“Removing Roadblocks on Your Path to Success”
Gaining Capital for Growth
A new year brings with it new opportunities for growth. This month on our blog, we discussed funding options and the ability to access capital to grow your company when the opportunity arrives.
Middle market funding is one of the best ways to gain capital for growth. There are many types of debt financing available, and each one has its benefits under the proper conditions.
- Cash Flow Loans: During the economic boom, loans of this type were common and made based on expected cash flow. There is very little emphasis on collateral value tied to securing these loans, but instead they are based on financial maintenance covenants that must be met on an ongoing basis. These loans are no longer as popular in the lower Middle Market due to the challenges that many smaller companies have had in meeting these types of covenants.
- Asset-Based Loans (ABL): Often, the covenants of these loans only become effective in the case of default or when excess availability falls below a specified amount. These loans are generally secured by collateral representing all the assets of the borrower, and typically require frequent reporting on the composition off assets securing the loan in the form of a borrowing base calculation which monitors collateral levels.
- Second Lien Loans: These loans are a form of secured financing where the lender holds a secondary security position in the collateral of a senior lender who maintains a first security position in all the assets of a borrower. They are generally offered by finance companies desiring higher yields with some perceived level of protection from the collateral. Though generally more expensive than first lien loans, due to the security provided by the second lien, they tend to have a lower cost than mezzanine loans, equity financing or high yield offerings.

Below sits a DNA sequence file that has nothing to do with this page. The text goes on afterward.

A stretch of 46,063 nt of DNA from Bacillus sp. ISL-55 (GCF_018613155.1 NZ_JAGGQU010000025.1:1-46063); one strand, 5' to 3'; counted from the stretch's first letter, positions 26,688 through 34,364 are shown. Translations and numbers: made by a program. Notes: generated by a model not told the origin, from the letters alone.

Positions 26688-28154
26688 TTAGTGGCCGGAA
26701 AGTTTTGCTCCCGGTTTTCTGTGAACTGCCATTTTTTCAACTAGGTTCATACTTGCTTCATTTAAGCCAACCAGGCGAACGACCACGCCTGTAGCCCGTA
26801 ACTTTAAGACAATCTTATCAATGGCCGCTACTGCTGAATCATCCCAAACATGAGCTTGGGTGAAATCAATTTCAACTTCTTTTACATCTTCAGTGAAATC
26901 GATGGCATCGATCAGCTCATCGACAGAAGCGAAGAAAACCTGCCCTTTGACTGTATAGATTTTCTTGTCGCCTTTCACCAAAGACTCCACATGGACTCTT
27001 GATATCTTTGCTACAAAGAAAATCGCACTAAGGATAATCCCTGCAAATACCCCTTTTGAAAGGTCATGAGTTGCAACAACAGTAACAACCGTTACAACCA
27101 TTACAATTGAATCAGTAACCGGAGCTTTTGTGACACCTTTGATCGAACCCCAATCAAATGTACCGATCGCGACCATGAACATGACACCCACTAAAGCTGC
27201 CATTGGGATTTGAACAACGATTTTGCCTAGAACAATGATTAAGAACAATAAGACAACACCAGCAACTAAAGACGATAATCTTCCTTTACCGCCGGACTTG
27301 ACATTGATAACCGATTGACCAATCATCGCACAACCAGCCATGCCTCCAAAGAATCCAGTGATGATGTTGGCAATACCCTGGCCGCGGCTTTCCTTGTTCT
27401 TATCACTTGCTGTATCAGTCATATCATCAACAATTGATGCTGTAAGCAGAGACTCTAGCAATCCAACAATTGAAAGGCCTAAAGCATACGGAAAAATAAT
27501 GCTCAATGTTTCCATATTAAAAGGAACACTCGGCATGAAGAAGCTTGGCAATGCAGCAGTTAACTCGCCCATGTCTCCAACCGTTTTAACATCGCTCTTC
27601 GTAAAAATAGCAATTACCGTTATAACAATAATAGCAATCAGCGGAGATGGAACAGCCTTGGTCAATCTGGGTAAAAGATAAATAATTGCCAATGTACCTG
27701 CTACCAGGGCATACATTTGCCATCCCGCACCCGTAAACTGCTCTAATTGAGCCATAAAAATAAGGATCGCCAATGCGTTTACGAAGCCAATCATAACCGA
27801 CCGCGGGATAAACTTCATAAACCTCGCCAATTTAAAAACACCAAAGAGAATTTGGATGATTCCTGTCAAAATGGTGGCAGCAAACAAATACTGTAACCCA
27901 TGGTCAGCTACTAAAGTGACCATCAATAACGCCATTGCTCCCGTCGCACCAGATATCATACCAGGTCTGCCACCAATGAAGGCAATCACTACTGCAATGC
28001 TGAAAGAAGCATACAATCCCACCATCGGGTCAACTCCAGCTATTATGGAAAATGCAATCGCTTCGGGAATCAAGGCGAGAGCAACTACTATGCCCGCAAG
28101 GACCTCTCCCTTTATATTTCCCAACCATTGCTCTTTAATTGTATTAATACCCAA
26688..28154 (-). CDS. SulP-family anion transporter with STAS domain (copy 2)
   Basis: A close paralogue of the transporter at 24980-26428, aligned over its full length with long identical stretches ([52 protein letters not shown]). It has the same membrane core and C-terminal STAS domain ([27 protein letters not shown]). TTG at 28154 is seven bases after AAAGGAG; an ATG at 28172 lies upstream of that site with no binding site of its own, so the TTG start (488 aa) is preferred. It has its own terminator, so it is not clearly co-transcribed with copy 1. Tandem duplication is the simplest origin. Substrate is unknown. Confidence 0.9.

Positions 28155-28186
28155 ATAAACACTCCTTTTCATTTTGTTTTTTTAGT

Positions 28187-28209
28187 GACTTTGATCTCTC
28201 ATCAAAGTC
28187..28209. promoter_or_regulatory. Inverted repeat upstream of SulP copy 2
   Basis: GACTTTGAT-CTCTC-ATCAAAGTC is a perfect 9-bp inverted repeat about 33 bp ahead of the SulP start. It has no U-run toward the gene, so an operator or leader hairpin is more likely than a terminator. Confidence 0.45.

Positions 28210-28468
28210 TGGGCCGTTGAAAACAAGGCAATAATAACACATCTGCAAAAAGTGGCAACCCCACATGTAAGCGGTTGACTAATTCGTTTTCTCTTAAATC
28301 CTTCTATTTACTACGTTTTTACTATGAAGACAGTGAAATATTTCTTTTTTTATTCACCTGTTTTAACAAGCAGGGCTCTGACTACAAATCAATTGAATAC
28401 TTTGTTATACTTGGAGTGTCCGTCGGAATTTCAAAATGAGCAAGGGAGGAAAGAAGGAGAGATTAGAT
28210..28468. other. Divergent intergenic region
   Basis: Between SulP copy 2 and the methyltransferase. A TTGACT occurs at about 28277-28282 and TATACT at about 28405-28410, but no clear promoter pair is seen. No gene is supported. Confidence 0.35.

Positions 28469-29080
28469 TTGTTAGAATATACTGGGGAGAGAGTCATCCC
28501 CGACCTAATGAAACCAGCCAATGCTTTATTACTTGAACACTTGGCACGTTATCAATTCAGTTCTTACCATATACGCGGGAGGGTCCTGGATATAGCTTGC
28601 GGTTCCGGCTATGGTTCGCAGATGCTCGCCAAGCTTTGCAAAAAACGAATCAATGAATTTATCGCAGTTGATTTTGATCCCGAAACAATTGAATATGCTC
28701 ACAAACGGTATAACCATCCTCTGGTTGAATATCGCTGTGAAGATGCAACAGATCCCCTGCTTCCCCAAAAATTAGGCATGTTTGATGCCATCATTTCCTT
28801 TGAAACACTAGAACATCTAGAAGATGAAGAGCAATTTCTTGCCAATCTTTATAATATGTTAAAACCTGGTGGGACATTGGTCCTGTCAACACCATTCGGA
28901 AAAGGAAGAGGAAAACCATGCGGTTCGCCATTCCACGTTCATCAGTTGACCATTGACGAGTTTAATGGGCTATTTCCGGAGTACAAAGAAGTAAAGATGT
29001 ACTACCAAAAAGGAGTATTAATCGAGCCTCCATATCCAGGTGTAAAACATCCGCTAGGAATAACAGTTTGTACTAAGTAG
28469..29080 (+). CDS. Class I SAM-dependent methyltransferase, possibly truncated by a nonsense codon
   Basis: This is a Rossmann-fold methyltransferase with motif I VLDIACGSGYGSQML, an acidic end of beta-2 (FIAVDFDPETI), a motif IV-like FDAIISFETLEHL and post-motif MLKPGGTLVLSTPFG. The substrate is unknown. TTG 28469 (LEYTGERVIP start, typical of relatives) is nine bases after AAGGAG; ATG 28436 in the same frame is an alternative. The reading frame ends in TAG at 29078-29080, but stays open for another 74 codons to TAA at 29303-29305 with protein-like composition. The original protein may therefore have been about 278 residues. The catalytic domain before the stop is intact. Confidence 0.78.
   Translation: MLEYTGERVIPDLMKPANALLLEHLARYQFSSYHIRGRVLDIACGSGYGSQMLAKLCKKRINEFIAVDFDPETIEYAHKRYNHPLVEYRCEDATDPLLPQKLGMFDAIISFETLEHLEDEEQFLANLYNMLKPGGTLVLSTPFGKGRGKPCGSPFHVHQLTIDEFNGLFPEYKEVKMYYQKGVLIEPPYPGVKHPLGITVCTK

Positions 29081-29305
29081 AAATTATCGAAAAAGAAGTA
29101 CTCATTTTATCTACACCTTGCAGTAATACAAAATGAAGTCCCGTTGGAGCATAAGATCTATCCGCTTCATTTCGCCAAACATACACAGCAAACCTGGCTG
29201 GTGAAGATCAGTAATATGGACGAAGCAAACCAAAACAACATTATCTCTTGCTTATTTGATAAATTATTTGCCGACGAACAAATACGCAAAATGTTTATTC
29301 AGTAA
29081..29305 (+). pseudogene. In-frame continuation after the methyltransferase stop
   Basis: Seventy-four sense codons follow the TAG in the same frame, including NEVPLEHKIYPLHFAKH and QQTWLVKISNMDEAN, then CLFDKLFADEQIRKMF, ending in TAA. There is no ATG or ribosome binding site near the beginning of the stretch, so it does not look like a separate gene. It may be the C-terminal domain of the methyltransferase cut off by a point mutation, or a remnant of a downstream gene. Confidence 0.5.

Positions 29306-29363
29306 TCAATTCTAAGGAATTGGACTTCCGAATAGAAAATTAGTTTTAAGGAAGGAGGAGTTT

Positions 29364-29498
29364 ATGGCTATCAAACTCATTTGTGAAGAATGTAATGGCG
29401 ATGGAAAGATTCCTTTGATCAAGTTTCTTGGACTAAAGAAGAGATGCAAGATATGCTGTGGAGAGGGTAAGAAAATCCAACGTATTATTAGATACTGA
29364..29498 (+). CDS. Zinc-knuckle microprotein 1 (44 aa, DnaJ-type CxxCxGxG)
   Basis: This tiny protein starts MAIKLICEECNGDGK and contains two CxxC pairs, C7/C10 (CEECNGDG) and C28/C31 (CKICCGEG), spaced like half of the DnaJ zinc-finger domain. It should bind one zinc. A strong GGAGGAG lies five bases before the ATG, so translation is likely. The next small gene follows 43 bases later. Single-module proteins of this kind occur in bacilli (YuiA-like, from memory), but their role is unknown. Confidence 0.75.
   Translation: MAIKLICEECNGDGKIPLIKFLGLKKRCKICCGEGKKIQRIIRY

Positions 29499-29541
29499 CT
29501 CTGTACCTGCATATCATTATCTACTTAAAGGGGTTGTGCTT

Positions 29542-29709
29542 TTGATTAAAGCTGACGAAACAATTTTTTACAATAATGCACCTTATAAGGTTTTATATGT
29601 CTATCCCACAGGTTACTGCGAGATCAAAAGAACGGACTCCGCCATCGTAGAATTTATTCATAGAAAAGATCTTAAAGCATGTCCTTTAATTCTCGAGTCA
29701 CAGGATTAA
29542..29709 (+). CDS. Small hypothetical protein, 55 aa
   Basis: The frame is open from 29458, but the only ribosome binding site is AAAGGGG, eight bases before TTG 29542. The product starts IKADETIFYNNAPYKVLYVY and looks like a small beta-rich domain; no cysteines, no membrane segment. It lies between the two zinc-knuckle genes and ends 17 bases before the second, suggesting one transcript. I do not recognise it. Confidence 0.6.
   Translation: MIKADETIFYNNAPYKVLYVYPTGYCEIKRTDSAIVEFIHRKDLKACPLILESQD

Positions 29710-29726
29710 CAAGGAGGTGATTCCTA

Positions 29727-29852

- Subordinated Debt: This form of debt is generally used to finance the expansion of a company during a significant period of growth. Subordinated debt can incorporate a mix of debt and equity financing. It is generally the most expensive type of borrowing and can result in the dilution of existing equity investors if there is an equity component in the transaction and specific milestones are achieved by the company during the term of the loan such as revenue growth and profitability measures, or conversely in the event of a loan default.Other forms of Middle Market financing include Senior-Secured Loans, Term B Loans, High-Yield Offerings, Factoring and Unitranche.
Once you are aware of the different types of financing, there are many questions that can be asked to help identify your needs and if the above funding solutions should be on your radar.
For example, have you considered whether your current availability of capital is adequate to accommodate your near-term operating plan or to take advantage of a high- probability growth opportunity? As you look forward to your projected plans for the year, it is helpful to be aware of your current capital, and to know exactly what funding is available. It’s also helpful to have a backup plan so that lack of funding does not prevent you from seizing an opportunity that could take your business to the next level.
Is your current credit facility/borrowing base priced at market rates based on your recent operating performance? It may be possible to get better rates than you have had in the past if you know the proper information to present to your lenders.
Are there any projects related to your near-term strategic plan that might require a unique debt structure or equity investment? Some of the funding options above allow new debt to be structured so as to be considered equity for your company. Being in a position where you have this equity can help ensure that you are able to follow through with those plans.
Do you need to consider restructuring your existing debt due to unforeseen events and circumstances? If you are dealing with a slowing market and a few of your vendors are slow to pay, you may need to look into this option to keep your company solvent.
There are many questions to consider, but here at PCG, we are pleased to be home to many CFO Advisory professionals. They will gladly sit down with you and discuss potential solutions for your unique capital requirements in order to keep a smooth running business while also meeting the capital expenditure needs that will allow you to execute on your growth plans.
Until next month, we wish you the very best and much success in your business.
March 2011 Newsletter
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